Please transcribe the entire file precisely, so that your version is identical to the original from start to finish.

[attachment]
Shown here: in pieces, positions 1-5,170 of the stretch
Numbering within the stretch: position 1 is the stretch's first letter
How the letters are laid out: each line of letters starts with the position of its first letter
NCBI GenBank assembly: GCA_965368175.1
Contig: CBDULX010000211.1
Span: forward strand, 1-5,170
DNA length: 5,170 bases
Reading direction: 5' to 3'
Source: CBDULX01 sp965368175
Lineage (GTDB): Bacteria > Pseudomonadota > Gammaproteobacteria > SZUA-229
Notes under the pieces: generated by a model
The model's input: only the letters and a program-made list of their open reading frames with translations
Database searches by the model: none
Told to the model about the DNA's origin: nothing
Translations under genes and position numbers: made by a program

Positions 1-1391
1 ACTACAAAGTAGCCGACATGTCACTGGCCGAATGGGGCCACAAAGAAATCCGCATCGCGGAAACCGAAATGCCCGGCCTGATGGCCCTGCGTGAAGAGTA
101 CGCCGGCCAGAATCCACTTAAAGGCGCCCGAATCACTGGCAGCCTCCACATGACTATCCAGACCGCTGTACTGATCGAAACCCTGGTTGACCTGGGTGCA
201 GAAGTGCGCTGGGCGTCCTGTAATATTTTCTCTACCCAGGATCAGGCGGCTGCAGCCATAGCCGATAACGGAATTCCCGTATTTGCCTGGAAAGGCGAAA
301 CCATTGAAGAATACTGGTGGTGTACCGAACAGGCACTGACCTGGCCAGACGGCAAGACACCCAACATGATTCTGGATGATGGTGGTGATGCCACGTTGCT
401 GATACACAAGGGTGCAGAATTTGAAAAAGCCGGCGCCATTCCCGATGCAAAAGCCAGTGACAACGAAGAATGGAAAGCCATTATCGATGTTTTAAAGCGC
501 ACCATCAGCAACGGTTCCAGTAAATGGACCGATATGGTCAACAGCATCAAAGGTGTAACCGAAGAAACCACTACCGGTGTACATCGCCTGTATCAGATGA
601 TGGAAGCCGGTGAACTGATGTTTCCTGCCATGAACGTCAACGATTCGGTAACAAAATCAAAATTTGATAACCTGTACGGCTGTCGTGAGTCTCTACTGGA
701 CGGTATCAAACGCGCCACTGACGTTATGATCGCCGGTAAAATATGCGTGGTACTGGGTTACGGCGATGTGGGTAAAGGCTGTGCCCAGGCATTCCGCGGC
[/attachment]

Shown here: in pieces, positions 1-5,170 of the stretch
Numbering within the stretch: position 1 is the stretch's first letter
How the letters are laid out: each line of letters starts with the position of its first letter
NCBI GenBank assembly: GCA_965368175.1
Contig: CBDULX010000211.1
Span: forward strand, 1-5,170
DNA length: 5,170 bases
Reading direction: 5' to 3'
Source: CBDULX01 sp965368175
Lineage (GTDB): Bacteria > Pseudomonadota > Gammaproteobacteria > SZUA-229
Notes under the pieces: generated by a model
The model's input: only the letters and a program-made list of their open reading frames with translations
Database searches by the model: none
Told to the model about the DNA's origin: nothing
Translations under genes and position numbers: made by a program

Positions 1-1391
1 ACTACAAAGTAGCCGACATGTCACTGGCCGAATGGGGCCACAAAGAAATCCGCATCGCGGAAACCGAAATGCCCGGCCTGATGGCCCTGCGTGAAGAGTA
101 CGCCGGCCAGAATCCACTTAAAGGCGCCCGAATCACTGGCAGCCTCCACATGACTATCCAGACCGCTGTACTGATCGAAACCCTGGTTGACCTGGGTGCA
201 GAAGTGCGCTGGGCGTCCTGTAATATTTTCTCTACCCAGGATCAGGCGGCTGCAGCCATAGCCGATAACGGAATTCCCGTATTTGCCTGGAAAGGCGAAA
301 CCATTGAAGAATACTGGTGGTGTACCGAACAGGCACTGACCTGGCCAGACGGCAAGACACCCAACATGATTCTGGATGATGGTGGTGATGCCACGTTGCT
401 GATACACAAGGGTGCAGAATTTGAAAAAGCCGGCGCCATTCCCGATGCAAAAGCCAGTGACAACGAAGAATGGAAAGCCATTATCGATGTTTTAAAGCGC
501 ACCATCAGCAACGGTTCCAGTAAATGGACCGATATGGTCAACAGCATCAAAGGTGTAACCGAAGAAACCACTACCGGTGTACATCGCCTGTATCAGATGA
601 TGGAAGCCGGTGAACTGATGTTTCCTGCCATGAACGTCAACGATTCGGTAACAAAATCAAAATTTGATAACCTGTACGGCTGTCGTGAGTCTCTACTGGA
701 CGGTATCAAACGCGCCACTGACGTTATGATCGCCGGTAAAATATGCGTGGTACTGGGTTACGGCGATGTGGGTAAAGGCTGTGCCCAGGCATTCCGCGGC